In this interview with the head of the Australian Retailers Association Paul Zahra, McNally explains how she started her career in retail and some of the key lessons she has learnt along the way.
Paul Zahra: Let’s talk about your career. You joined the business in 2017. Where did it all begin?
Jane McNally: I actually went to nine different schools. People used to ask if I was continually being expelled, or if my dad was in the army or a spy or something exciting like that. But in truth, he was a retail pharmacist working for Boots, and it was at a time when the company thought it was important to move their management every three years so they could bring fresh thinking into the stores and the regions.
Those constant moves were a bit painful because no one wants to leave all their school friends behind, but what it did do was have the positive effect of making our immediate family group very close and supportive of one another. My sister is still my best friend today, and it also made me very adaptable and resilient to change. As a side note, it also gave me a good introduction to the world of retail. I actually remember doing my homework in the staff canteen above the Boots store in Guilford in the UK, and having all these people walk past talking about space optimisation and sales per square foot, and that was all much more fascinating than my biology homework.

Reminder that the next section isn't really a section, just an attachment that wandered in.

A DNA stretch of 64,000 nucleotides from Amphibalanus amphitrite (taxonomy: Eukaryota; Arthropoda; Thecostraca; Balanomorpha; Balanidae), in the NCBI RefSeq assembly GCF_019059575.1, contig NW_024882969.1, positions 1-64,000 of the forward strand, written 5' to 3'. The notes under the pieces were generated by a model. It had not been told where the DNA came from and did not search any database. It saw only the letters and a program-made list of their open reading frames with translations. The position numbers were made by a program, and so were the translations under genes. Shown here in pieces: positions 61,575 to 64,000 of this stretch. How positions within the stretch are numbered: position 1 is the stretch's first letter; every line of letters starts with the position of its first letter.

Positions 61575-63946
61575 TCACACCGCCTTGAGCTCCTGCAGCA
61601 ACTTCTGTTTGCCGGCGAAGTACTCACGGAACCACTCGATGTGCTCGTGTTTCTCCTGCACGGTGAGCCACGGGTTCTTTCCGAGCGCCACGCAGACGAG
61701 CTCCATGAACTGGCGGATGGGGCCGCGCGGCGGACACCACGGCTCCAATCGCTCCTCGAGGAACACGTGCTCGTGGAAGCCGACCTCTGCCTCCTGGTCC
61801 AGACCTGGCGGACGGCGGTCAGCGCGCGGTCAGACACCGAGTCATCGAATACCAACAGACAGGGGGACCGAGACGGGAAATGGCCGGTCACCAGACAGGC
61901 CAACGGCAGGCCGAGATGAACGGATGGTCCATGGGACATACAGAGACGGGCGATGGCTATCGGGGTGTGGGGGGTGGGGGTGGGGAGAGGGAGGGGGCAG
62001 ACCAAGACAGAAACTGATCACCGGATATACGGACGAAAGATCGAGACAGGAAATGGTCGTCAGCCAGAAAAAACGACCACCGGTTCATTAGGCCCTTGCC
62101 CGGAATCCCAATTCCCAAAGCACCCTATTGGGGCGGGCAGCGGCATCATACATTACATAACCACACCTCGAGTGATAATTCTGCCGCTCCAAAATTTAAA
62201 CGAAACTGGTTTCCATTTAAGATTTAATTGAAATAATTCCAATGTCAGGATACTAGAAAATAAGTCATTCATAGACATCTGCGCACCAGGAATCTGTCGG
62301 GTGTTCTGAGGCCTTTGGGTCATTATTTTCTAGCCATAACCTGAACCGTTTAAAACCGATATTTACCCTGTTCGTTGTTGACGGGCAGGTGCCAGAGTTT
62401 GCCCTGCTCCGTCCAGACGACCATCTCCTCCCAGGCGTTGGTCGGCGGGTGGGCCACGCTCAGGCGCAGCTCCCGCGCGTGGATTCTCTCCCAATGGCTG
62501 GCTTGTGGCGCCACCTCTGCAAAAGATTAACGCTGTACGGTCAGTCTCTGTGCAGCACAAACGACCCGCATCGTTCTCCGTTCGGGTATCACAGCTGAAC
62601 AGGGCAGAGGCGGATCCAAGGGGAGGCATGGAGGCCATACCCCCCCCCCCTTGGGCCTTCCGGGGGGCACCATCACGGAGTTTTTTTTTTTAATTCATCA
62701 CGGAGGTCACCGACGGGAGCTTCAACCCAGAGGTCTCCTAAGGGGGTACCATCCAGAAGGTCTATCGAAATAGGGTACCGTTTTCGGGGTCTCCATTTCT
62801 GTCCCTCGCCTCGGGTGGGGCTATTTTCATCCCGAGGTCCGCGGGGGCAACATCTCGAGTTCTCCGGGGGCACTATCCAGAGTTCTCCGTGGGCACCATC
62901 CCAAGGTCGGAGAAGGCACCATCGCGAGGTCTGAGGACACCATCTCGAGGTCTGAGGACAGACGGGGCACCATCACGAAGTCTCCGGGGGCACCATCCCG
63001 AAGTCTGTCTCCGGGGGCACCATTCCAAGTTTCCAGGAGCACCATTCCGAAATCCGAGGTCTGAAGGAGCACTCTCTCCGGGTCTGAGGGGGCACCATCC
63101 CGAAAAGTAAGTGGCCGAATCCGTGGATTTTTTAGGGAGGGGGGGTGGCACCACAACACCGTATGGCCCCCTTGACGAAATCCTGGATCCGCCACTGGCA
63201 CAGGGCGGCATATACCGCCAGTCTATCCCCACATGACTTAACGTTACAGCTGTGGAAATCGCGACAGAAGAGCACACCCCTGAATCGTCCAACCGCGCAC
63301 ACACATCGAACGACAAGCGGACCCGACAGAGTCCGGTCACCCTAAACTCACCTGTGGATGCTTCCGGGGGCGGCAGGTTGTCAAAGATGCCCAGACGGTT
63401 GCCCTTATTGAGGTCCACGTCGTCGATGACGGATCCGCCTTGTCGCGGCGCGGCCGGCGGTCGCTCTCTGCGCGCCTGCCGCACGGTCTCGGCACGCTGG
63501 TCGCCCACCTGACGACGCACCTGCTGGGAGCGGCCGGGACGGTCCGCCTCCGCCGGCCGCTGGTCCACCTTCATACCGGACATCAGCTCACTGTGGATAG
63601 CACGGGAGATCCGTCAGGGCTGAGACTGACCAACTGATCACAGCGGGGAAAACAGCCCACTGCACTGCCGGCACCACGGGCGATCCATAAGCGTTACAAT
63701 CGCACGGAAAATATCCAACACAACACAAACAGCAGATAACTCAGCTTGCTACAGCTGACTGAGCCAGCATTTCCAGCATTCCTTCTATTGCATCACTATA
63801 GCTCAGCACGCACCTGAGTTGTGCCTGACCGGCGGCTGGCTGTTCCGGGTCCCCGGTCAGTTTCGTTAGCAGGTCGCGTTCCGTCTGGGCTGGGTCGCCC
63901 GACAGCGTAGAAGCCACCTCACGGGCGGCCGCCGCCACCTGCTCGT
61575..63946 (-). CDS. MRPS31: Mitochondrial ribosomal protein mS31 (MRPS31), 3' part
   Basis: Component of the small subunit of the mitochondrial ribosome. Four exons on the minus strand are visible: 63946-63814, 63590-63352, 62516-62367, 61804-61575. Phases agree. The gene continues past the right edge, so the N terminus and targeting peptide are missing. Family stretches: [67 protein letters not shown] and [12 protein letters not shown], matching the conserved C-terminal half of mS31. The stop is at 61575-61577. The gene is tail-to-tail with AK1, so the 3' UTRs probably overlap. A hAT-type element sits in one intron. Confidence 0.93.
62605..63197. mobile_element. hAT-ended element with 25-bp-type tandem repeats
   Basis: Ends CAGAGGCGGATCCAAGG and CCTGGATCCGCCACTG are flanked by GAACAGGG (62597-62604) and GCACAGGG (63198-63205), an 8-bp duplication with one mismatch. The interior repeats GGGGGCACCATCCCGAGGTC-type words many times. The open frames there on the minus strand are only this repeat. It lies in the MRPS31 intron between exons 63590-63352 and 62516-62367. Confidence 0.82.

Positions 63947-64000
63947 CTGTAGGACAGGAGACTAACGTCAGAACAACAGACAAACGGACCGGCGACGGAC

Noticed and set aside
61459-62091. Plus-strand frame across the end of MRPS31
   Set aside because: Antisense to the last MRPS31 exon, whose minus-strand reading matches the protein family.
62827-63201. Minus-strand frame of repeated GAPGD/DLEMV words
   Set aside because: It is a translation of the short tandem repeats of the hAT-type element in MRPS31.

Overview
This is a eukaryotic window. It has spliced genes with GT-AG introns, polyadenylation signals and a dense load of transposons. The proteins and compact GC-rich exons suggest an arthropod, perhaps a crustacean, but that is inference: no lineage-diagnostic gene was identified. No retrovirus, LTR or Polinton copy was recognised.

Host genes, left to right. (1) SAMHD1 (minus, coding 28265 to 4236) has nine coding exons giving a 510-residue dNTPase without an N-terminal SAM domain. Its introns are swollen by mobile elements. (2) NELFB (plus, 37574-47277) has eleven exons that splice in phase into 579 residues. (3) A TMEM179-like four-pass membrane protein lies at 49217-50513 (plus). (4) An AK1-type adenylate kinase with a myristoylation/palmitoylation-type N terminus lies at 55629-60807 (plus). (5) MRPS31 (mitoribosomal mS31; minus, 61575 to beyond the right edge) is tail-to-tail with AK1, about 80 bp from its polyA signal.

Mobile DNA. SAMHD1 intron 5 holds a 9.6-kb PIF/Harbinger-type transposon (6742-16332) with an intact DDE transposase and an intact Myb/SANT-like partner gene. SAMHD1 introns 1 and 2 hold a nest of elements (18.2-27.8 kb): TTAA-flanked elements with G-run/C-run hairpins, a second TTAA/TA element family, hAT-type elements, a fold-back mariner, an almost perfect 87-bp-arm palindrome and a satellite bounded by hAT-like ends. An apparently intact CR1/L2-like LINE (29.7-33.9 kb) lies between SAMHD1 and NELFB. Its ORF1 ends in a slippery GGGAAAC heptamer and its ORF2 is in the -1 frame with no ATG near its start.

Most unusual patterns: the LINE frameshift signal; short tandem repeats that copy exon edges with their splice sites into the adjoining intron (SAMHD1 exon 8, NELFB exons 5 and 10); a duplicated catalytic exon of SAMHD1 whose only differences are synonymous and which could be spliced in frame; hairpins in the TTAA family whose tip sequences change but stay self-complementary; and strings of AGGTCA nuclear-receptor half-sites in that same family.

I also think that that traveling childhood helped in my own career because I was never afraid to relocate for the right opportunity. That probably explains why I loved it in Sydney eight years ago, having never been to Australia before, except for the interview, and knowing absolutely no one here except my gorgeous, long-suffering and wonderful husband and sons, whom I dragged along with me.
PZ: Were you naturally an ambitious person? Did you always have ambitions to get to the top of your field?
JM: I definitely didn’t have a grand career master plan. After a history and politics degree, and the sponsored post-grad in retail, I spent my early career in buying, which is an amazing job because you actually get to bet with somebody else’s money. On the back of that post-grad, I had a fortunate early break. Aged around 22, I was given my own office, my own secretary, a company car and responsibility for 12 regional managers. I had a really wide buying remit encompassing everything from accessories to cosmetics to fashion jewellery. I’m not sure if that would happen today – probably almost certainly not – but I think if someone’s prepared to trust you, then swimming in the deep end is almost always the best way to learn. It was a steep curve, but a really amazing opportunity.
I never started out thinking I really wanted to be a CEO, but I love a challenge, and it has always [led] to an even bigger challenge, and I personally enjoy seeing how all the bits of the business jigsaw fit together, so I think that’s probably how it happened. I’m not ruthless, but my team will tell me that I’m a bit competitive, and I apply that competitiveness on behalf of my teams and my businesses – although I encourage collaborative teamwork internally. I suppose I like to set the bar high, and as a result of that, many of my team members have stretched their own targets, and a lot of them have gone on to be really successful in their own fields.